Wisconsin’s Government Sponsored Health Care CO-OP In Financial Trouble

Common Ground Health CO-OP has Exceeded Enrollment Targets, but Finished Last Year $36 Million in the Hole

August 6, 2015

[Milwaukee, Wisc…] A Wisconsin non-profit health insurer set up by the Affordable Care Act (ACA) that received $108 million in loans from the federal government finished 2014 with a $36.5 million deficit, according to a report from the Inspector General’s office of the Department of Health and Human Services (HHS).

The large net operating loss for Common Ground Health Care Cooperative came despite their ability to exceed enrollment projections by almost three-fold.

Deep in the morass of Obamacare is a state-based health care market program called Consumer Operated and Oriented Plans (CO-OP). The CO-OP program is intended to provide a low cost, nonprofit health care alternative to commercial insurance plans in each state that they operate in.

A CO-OP health care agency must be a consumer group, community organization, medical provider organization, union or a business coalition. For-profit businesses are blocked from participating because of the program’s mission to direct all revenue generated back to setting lower premiums or improving quality of care.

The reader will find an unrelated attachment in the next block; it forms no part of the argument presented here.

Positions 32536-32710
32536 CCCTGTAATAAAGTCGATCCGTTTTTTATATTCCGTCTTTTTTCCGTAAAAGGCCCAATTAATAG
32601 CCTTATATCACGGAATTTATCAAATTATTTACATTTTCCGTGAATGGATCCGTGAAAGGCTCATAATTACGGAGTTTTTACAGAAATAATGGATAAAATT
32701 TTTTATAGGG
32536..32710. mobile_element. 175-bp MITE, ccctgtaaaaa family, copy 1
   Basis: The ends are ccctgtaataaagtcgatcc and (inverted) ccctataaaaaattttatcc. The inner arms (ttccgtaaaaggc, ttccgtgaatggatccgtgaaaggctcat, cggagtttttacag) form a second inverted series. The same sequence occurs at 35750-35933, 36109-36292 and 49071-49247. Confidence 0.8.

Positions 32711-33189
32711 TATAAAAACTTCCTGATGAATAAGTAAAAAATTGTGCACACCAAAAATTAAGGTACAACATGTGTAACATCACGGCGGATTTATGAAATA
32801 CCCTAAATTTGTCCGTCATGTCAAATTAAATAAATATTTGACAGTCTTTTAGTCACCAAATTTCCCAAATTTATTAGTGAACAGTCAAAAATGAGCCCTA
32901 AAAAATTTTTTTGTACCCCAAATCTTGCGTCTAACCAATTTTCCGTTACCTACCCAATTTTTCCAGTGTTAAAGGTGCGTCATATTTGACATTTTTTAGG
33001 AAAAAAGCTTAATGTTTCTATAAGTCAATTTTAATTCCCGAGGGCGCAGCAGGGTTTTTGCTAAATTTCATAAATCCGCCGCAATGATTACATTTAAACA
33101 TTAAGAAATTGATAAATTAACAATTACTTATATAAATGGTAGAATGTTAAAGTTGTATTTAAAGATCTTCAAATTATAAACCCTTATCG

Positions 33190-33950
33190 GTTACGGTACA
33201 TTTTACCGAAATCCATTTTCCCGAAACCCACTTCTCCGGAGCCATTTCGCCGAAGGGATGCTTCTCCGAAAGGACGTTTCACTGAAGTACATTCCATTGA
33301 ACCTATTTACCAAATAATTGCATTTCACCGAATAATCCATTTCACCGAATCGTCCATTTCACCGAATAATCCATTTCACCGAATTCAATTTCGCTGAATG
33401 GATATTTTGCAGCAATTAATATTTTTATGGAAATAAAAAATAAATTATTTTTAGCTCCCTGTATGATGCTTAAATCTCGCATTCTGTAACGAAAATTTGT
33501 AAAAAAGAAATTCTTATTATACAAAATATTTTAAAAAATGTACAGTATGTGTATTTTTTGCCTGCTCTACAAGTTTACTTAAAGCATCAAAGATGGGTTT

Originally, the ACA allocated $6 billion for start-up and solvency loans for the CO-OP program with the hope of establishing one in each state. However, only 23 CO-OPs were started, and four of those are set up to serve two states.

The total amount of funds that made it out to the CO-OPs was slashed to $2.4 billion because of some early warning signs and bad results in the first few years.

The HHS Inspector General’s office first raised concerns about CO-OPs in 2013, citing little private money support and that many CO-OPs were burning through their start-up loans.

In February 2014, the House Committee Oversight Committee expressed plenty of reservations about the program, whose report’s findings are worth quoting: